< Last Stop for Lampiao the Tiger Shark – Tracking Sharks

Last Stop for Lampiao the Tiger Shark

Lampiao_tiger_shark_1Tiger shark Lampiao was tagged on July 30, 2014 off the coast of Brazil at Fernando de Noronha.  The male weighed in at 273 pounds when he was examined by the OCEARCH team during Expedition Brazil.  The last stop for Lampiao the tiger shark was around November 20, 2015, when his transmitter began pinging at a fishing dock in Africa.  Unfortunately it appears he was caught/killed.

Last_stop_for_tiger_shark_lampiaoThis is not the first time a tagged shark has been caught/killed.  Last year Rizzilient the mako shark was caught and possibly finned off the coast of Portugal.

Beamer being tagged OCEARCH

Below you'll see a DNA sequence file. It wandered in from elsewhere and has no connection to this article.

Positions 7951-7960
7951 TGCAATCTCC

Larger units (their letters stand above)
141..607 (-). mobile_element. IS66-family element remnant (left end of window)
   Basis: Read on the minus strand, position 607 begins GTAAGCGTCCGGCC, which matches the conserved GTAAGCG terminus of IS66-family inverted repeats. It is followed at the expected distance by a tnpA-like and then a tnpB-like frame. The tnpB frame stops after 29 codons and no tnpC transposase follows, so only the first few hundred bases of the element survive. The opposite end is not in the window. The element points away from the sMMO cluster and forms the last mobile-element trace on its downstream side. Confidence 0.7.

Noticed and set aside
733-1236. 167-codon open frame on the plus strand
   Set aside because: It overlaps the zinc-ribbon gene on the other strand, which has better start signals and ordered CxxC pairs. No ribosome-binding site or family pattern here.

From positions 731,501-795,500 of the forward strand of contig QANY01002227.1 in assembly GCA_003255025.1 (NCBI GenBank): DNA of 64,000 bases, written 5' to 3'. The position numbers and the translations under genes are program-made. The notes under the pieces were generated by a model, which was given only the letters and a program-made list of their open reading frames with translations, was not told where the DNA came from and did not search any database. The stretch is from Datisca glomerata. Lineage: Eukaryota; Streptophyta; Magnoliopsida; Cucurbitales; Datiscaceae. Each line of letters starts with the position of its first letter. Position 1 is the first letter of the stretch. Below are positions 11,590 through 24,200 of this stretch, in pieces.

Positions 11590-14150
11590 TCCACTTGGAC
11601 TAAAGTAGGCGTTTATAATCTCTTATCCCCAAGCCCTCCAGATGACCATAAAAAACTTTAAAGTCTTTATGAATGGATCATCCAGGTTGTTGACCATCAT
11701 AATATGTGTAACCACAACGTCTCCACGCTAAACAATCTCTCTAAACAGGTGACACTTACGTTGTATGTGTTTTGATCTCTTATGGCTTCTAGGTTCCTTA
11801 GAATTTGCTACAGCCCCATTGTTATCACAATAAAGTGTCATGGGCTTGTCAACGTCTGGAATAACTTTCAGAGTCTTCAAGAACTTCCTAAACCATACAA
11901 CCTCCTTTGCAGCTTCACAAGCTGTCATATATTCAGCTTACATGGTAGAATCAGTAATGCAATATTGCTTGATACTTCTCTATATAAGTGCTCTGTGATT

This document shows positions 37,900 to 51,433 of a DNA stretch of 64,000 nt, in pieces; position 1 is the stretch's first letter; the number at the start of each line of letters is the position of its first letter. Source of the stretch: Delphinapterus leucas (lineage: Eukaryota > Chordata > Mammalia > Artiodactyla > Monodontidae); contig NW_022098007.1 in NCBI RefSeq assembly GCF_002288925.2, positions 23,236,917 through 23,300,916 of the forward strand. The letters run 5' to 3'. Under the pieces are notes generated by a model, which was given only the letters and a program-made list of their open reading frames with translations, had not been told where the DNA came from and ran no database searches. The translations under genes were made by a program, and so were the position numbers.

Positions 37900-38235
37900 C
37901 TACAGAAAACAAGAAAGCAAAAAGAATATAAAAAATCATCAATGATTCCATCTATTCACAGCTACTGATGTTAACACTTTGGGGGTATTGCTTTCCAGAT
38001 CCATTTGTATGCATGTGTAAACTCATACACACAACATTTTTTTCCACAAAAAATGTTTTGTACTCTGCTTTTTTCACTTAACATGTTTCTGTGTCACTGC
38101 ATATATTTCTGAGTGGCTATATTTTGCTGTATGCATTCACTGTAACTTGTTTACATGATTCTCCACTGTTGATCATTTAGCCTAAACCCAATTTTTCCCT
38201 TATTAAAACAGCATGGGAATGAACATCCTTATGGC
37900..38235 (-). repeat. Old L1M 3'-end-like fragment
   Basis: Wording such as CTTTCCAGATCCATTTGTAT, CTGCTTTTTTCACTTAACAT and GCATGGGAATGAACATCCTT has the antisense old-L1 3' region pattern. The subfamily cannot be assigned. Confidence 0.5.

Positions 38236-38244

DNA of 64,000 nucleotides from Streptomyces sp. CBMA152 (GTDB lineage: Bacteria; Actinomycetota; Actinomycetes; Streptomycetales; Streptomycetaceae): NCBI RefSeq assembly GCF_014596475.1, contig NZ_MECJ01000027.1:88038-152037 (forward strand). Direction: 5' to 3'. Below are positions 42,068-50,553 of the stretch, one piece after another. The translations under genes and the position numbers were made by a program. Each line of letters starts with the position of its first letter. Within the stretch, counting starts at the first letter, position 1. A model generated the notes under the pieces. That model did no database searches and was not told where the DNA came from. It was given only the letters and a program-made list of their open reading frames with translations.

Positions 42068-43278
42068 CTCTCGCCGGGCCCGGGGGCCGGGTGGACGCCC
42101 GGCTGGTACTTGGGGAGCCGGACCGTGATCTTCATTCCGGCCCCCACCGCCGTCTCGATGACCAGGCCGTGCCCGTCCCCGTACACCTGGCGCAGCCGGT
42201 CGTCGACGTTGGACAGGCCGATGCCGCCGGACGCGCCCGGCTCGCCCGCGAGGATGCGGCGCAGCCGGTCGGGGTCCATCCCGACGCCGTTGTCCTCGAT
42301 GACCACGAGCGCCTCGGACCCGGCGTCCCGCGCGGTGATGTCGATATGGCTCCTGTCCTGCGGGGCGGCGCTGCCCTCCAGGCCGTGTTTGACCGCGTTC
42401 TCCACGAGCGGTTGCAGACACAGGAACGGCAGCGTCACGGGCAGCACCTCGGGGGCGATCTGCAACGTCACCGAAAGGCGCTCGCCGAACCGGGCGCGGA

Beamer being tagged OCEARCH

Beamer the blue shark was tagged in New York in 2013 and was caught off the coast of Costa Rica by a commercial boat that had 3,500 circle hooks and longline that ran 60 miles long.

Cate Ells, a female shark, was tagged July 13, 2014 and was caught by a commercial pelagic fisherman off the coast of New Jersey on May 30, 2015.  The mako shark traveled from New York all the way to the Turks and Caicos, and then all the way back to the United States.

Brenda_2012OCEARCH_Great_white_shark
Brenda the great white

In 2012, Brenda a 1,310lb great white shark, died in a gill net. She was eaten and her fins were sold.

What I find shocking is that five of the 138 sharks tagged were caught/killed.  What are the odds that five tagged sharks were caught in such a huge area? It’s the ocean, it covers 80% of the world, and yet 4 sharks were caught and tagged, then caught again and eaten or sold.

To make a comparison, If I hid 138 marbles in Yellow Stone National park, how many do you think would be found?

I believe this shows we need more international cooperation to save sharks.  If we don’t do something soon, we may not have any left.

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